Outfitters see a vast and growing ice-fishing market

  • Article by: JOHN EWOLDT , Star Tribune
  • Updated: January 25, 2014 - 4:20 PM

More anglers than ever are hitting the ice – and driving demand for warm clothing, fish-tracking devices and mobile, state-of-the-art icehouses.

In an earlier time, ice fishing in Minnesota meant a lone figure hunkered down on a frozen lake. Only the heartiest stock, foolhardy even, took part.

But 1,500 years after the first confirmed knowledge of humans making holes in the ice to fish, the pursuit has moved into the digital age — from survivalist sustenance to a gadget-rich sport that can be enjoyed in shorts and shirtsleeves in an insulated trailer.

Ice fishing has undergone a transformation, said Matt Teske, marketing manager at Dick’s Sporting Goods. “The days of sitting on a five-gallon bucket in a Carhartt jacket are going away,” he said. “It’s about technology and comfort.”

About $260 million was spent on ice-­fishing gear in 2012, an increase of nearly 10 percent over 2011, according to the American Sportfishing Association. Minnesota and Wisconsin have among the highest number of ice anglers at an estimated 700,000 and 600,000 respectively.

But Minnesota remains ice-fishing central. Many local companies with ice-fishing ties thrive here, including Clam Corp. in Rogers, Rapala in Minnetonka, Otter Outdoors in Maple Lake, MarCum Technologies in New Hope, Vexilar in Bloomington and Canvas Craft in Rogers.

Five metro companies (Rapala, Otter, MarCum, Polaris and StrikeMaster) recently formed Ice Force, a partnership with a ­marketing emphasis on ice fishing. “It’s going swimmingly,” said Tom Mackin, president of Rapala. “We’re hearing from major retail partners that they’re having their best ice-fishing season ever,” he said.

Clam Outdoors in Rogers has seen steady double digit growth each year, said Nick Chiodo, director of marketing. Ten years ago, the ice-fishing accessories maker company sold eight items. Now it’s more than 500. “This isn’t just a guy out fishing with his buddies anymore,” Chiodo said. “It’s for women and the family. People drive by a lake dotted with shelters on it and wonder how they can get involved.”

Sales of ice-fishing ­merchandise are up 30 percent in the last year at Sportsman’s Guide, said Joel Takkinen, vice president of merchandising at the St. Paul-based business. At Gander Mountain, the growth rate for ice-fishing gear is higher than for open-water gear, said Ryan Larsen, director of merchandising for the fishing division. “People just want to be comfortable out there,” he said. “If they’re comfortable, they stay out longer and catch more fish.”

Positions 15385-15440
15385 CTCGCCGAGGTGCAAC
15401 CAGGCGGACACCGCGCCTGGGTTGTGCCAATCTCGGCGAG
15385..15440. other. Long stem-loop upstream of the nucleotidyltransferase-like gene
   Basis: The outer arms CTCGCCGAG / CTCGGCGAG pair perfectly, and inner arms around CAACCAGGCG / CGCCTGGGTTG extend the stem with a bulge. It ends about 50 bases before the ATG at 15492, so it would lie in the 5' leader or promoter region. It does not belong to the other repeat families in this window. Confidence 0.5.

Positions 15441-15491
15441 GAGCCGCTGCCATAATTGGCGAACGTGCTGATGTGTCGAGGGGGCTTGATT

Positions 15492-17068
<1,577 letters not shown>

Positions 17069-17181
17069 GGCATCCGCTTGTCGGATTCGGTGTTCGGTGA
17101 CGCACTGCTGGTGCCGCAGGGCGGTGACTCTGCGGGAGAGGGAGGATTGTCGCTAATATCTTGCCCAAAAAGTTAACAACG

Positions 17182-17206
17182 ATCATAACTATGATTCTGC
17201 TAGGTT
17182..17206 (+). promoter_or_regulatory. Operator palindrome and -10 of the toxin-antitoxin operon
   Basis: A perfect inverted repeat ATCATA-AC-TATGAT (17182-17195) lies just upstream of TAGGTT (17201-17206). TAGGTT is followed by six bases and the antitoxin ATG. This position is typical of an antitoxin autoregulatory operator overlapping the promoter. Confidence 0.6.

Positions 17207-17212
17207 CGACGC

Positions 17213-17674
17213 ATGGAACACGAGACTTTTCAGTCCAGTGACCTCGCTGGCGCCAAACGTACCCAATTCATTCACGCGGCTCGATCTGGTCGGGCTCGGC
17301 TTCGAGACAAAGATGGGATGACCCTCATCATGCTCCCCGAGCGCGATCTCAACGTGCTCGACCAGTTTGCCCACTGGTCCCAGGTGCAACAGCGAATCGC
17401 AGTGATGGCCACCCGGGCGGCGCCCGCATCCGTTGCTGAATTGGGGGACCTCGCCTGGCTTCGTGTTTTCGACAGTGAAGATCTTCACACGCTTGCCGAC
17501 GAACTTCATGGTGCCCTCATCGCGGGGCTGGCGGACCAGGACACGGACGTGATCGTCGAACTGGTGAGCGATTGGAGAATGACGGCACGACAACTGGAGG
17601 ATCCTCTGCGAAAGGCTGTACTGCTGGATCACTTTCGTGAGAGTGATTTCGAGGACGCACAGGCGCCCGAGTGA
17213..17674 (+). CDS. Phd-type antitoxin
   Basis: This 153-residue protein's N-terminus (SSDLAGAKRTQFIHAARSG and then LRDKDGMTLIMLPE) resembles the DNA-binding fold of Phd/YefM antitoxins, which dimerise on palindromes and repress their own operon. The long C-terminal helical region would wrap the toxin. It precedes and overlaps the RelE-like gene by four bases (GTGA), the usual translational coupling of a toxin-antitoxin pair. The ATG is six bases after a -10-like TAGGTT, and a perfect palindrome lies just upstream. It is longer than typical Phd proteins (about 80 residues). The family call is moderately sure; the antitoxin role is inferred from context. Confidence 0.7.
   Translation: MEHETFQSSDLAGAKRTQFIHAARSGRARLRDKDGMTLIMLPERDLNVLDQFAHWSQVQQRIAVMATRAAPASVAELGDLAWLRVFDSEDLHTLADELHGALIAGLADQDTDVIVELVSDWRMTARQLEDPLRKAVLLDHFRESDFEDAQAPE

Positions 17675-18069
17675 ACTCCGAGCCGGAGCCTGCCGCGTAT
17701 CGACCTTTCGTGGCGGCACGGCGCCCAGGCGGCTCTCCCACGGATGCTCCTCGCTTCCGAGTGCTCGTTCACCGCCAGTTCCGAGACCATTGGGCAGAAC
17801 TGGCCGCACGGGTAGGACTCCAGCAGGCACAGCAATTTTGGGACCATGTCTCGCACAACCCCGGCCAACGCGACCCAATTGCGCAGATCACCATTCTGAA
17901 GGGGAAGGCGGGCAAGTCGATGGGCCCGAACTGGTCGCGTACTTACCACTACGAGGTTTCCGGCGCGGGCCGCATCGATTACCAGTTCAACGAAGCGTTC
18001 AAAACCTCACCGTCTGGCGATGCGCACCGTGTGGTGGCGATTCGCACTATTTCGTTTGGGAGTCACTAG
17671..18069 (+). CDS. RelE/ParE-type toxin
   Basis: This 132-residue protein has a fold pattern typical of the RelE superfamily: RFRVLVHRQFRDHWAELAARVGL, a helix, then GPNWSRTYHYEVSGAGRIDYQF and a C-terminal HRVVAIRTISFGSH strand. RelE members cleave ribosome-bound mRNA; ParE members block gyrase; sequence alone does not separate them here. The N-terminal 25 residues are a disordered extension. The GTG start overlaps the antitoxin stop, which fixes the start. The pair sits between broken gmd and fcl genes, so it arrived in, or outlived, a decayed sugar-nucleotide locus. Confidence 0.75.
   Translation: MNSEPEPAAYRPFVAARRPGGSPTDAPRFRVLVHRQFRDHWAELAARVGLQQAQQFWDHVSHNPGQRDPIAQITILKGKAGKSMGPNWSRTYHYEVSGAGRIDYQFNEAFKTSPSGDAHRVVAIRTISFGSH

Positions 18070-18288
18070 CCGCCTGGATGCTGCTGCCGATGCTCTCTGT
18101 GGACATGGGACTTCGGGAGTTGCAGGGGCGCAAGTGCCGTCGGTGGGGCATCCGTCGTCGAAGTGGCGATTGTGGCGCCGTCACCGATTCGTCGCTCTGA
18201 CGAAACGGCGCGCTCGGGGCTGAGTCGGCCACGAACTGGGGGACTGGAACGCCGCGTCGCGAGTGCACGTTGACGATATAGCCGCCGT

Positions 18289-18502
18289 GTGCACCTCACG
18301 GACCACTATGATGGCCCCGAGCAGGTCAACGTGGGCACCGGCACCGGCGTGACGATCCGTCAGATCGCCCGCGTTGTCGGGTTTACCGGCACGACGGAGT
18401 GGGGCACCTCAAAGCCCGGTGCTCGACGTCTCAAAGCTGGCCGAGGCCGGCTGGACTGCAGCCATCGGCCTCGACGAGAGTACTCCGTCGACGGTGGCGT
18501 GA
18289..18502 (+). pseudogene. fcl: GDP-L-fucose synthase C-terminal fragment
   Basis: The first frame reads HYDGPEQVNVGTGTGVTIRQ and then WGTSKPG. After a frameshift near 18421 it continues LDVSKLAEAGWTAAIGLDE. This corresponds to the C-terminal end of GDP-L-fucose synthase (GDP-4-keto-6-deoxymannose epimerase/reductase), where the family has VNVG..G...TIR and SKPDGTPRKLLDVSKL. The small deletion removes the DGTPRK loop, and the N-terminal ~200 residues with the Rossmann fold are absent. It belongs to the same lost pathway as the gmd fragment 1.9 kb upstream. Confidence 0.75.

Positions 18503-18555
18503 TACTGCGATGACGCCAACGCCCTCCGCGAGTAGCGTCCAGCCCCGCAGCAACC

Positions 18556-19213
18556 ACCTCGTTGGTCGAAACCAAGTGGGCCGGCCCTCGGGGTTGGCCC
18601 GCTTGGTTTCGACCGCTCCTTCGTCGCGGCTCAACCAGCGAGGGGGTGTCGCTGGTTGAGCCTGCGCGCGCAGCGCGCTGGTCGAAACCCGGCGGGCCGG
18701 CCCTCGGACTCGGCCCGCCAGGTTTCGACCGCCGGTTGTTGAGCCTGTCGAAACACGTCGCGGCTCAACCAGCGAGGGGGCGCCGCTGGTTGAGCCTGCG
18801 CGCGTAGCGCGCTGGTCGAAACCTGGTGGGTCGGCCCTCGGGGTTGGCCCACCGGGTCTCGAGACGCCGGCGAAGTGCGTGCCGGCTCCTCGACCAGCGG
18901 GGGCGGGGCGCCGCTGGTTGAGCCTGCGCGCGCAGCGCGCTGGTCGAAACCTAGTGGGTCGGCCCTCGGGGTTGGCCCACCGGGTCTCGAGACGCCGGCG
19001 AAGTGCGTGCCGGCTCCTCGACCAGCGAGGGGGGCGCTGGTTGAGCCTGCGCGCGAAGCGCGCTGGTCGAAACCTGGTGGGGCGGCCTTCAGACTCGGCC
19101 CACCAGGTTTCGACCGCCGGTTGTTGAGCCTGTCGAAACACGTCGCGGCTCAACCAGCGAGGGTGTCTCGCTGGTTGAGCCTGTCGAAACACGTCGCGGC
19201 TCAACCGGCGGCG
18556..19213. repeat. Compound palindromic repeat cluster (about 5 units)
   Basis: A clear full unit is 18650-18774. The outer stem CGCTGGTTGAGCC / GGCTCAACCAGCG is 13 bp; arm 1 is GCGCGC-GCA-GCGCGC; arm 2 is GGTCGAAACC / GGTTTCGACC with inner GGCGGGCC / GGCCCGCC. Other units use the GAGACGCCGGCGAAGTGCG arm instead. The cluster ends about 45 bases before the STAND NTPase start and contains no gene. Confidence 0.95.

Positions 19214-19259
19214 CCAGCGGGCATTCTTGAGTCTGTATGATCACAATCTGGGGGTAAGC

Manufacturers and retailers are baiting anglers with ­products that emphasize comfort, technology and mobility. The workhorse of the sport, the ice auger, is still required, but hand-cranked and gas-powered models are being replaced with propane and battery-powered models that are cleaner and easier.

Gadgets used by summer anglers are now breaking into winter sports, including depth finders, underwater cameras and flashers, a k a digital fish finders that show when fish are swimming near the line.

One of the latest devices, BlueTipz, sends an alert to a smartphone when a fish is on the line, in case an angler gets distracted during a heated card game.

A ‘comfort’ sport

If electronic gadgets don’t attract customers, luxury “shacks” with all the comforts of home might.

American Surplus in ­Montevideo now builds more than 30 models of Ice ­Castle fish houses ranging from $5,000 to $36,000. The company sold 2,081 icehouses in 2013, and plans to build 2,500 this year.

“Last week we sold 19 fully equipped RV models with showers for $25,000 each, in just one day,” said Jeff Drexler, owner of American Surplus. “We had no idea it would be this huge.”

Many of the models can rival the coziness of home base, Drexler said. Stove, check. Microwave, check. Carpeting, check. Bay windows, check. Shower and toilet, check. Air conditioning, check.

Yep, even air conditioning. Drexler wisely determined that “ice shacks” that double as RVs are a better investment when they can be used year-round. If an RV has plumbing, it might qualify for tax deductions as a second home.

Rick Lano of Chaska bought a 20-foot icehouse three years ago, along with a propane auger and various electronics. “We spend more time ice fishing now because it’s so comfortable to spend time in there,” he said. “And if the fish aren’t biting, it’s easy to move to another spot.”

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